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NCJ Number: 249897 Find in a Library
Title: Supporting Officer Wellness Within a Changing Policing Environment: What Research Tells Us
Journal: PoliceChief  Volume:83  Dated:May 2016  Pages:22-24
Author(s): Brett Chapman
Date Published: May 2016
Page Count: 3
Sponsoring Agency: National Institute of Justice (NIJ)
Washington, DC 20531
Grant Number: 2005-FS-BX-0057; 96-IJ-CX-0046
Document: HTML
Type: Instructional Material; Literature Review; Technical Assistance
Format: Article; Document (Online)
Language: English
Country: United States of America
Annotation: This overview of research on police safety and health focuses on the wellness effects and policies related to longer shifts, sleep disorders, and cardiovascular health.
Abstract: Current research indicates that police officers’ health is an important component of officer safety, along with an agency’s strategies, tactics, and technologies. President Obama’s Task Force on 21st Century Policing notes in its report that a large proportion of officer deaths and injuries have resulted from poor nutrition, inadequate sleep, poor physical fitness, or substance abuse. Among its recommendations is that law enforcement agencies develop programs that address officers’ mental and physical well-being. The current article features sections on what research has shown about the physical and mental effects of longer shifts, sleep disorders, and cardiovascular health. Research on officer shift lengths has shown that officers working 12-hour shifts had lower levels of alertness while working and reported being sleepier compared to officers on 8-hour shifts. This suggests an increased risk for harms due to longer reaction times and poor decisionmaking associated with 12-hour shifts. Sleep disorders, such as sleep apnea, are linked to hypertension, cardiovascular disease, cognitive impairment, and increases in motor vehicle crashes. Research has also determined that police officers have poor cardiovascular health compared to workers in other occupations. The physical and mental demands of police work place officers at risk for poor cardiovascular health, making it critical for them to have a physical fitness regimen and effective stress-management and coping techniques. The article also discusses the distinctive mental health needs of female police officers, since women are 70 percent more likely than men to experience depression over their lifetimes. Female officers also face the stress associated with working in a male-dominated environment. 20 notes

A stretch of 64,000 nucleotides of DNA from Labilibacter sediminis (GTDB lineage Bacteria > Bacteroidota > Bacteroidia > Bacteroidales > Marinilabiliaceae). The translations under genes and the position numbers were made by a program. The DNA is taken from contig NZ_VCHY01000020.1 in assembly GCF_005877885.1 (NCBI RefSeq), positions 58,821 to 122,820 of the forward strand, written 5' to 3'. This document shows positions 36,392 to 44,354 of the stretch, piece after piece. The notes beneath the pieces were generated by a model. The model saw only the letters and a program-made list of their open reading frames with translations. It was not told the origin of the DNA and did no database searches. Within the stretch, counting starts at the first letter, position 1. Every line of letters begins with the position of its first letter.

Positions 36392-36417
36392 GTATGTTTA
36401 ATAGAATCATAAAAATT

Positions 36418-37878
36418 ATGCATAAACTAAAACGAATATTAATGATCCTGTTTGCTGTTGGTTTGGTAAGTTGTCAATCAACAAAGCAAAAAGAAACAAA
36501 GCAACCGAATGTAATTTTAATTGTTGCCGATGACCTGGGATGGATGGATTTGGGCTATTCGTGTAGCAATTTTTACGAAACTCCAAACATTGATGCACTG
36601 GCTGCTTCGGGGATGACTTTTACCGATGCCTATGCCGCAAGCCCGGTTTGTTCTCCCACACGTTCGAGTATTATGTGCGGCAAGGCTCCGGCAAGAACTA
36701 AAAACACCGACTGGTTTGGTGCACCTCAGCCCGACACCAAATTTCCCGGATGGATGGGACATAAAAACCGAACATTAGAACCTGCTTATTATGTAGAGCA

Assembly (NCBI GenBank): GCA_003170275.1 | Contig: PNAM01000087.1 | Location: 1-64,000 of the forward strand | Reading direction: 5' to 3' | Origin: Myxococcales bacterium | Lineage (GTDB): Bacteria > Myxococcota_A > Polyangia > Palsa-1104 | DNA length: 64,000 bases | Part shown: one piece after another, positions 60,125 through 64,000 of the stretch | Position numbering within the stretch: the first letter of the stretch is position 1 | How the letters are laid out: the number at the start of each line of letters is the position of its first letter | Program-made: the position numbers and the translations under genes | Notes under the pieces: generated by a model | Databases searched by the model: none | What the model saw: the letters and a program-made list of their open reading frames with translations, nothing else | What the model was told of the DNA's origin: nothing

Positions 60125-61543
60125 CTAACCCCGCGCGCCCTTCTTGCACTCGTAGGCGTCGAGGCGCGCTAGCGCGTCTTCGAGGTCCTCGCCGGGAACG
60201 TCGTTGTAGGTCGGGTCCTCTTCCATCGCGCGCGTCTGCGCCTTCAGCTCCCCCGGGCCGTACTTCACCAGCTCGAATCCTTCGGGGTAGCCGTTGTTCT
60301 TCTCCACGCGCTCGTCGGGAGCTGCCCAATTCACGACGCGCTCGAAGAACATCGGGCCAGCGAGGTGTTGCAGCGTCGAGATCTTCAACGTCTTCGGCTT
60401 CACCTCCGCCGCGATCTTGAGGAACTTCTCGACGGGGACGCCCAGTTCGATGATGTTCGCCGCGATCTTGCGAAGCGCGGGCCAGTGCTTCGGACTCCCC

Main Term(s): Police safety
Index Term(s): National Institute of Justice (NIJ); Physical fitness; Police effectiveness; Police occupational stress; Police physical fitness training; Police stress training; Police work scheduling; Stress management; work related stress
To cite this abstract, use the following link:
http://www.ncjrs.gov/App/publications/abstract.aspx?ID=272057

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